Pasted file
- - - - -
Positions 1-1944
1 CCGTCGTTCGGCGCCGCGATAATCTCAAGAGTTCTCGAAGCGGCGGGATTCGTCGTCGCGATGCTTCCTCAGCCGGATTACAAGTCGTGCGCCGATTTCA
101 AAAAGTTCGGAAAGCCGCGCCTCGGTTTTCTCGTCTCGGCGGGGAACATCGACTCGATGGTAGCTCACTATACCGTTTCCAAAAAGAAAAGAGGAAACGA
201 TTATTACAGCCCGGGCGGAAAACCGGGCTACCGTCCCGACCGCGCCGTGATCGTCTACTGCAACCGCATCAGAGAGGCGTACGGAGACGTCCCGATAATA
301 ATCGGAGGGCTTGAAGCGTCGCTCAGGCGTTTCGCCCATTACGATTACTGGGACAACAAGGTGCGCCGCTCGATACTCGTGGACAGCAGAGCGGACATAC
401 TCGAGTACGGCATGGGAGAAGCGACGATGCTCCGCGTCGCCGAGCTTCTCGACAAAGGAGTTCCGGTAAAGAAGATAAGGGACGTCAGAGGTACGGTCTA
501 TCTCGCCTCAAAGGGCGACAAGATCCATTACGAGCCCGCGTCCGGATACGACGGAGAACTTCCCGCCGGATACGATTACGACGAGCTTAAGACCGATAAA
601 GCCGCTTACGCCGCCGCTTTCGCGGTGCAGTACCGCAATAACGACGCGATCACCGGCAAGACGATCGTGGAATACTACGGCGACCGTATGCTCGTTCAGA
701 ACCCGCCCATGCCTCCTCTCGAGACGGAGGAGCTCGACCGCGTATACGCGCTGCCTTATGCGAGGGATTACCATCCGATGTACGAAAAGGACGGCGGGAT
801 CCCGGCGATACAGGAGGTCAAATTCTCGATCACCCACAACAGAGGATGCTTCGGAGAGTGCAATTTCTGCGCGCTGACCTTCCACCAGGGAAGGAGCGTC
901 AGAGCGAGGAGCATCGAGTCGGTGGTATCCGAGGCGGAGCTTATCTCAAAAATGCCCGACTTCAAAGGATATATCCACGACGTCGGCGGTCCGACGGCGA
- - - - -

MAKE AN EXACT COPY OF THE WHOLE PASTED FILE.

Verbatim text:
Positions 1-1944
1 CCGTCGTTCGGCGCCGCGATAATCTCAAGAGTTCTCGAAGCGGCGGGATTCGTCGTCGCGATGCTTCCTCAGCCGGATTACAAGTCGTGCGCCGATTTCA
101 AAAAGTTCGGAAAGCCGCGCCTCGGTTTTCTCGTCTCGGCGGGGAACATCGACTCGATGGTAGCTCACTATACCGTTTCCAAAAAGAAAAGAGGAAACGA
201 TTATTACAGCCCGGGCGGAAAACCGGGCTACCGTCCCGACCGCGCCGTGATCGTCTACTGCAACCGCATCAGAGAGGCGTACGGAGACGTCCCGATAATA
301 ATCGGAGGGCTTGAAGCGTCGCTCAGGCGTTTCGCCCATTACGATTACTGGGACAACAAGGTGCGCCGCTCGATACTCGTGGACAGCAGAGCGGACATAC
401 TCGAGTACGGCATGGGAGAAGCGACGATGCTCCGCGTCGCCGAGCTTCTCGACAAAGGAGTTCCGGTAAAGAAGATAAGGGACGTCAGAGGTACGGTCTA
501 TCTCGCCTCAAAGGGCGACAAGATCCATTACGAGCCCGCGTCCGGATACGACGGAGAACTTCCCGCCGGATACGATTACGACGAGCTTAAGACCGATAAA
601 GCCGCTTACGCCGCCGCTTTCGCGGTGCAGTACCGCAATAACGACGCGATCACCGGCAAGACGATCGTGGAATACTACGGCGACCGTATGCTCGTTCAGA
701 ACCCGCCCATGCCTCCTCTCGAGACGGAGGAGCTCGACCGCGTATACGCGCTGCCTTATGCGAGGGATTACCATCCGATGTACGAAAAGGACGGCGGGAT
801 CCCGGCGATACAGGAGGTCAAATTCTCGATCACCCACAACAGAGGATGCTTCGGAGAGTGCAATTTCTGCGCGCTGACCTTCCACCAGGGAAGGAGCGTC
901 AGAGCGAGGAGCATCGAGTCGGTGGTATCCGAGGCGGAGCTTATCTCAAAAATGCCCGACTTCAAAGGATATATCCACGACGTCGGCGGTCCGACGGCGA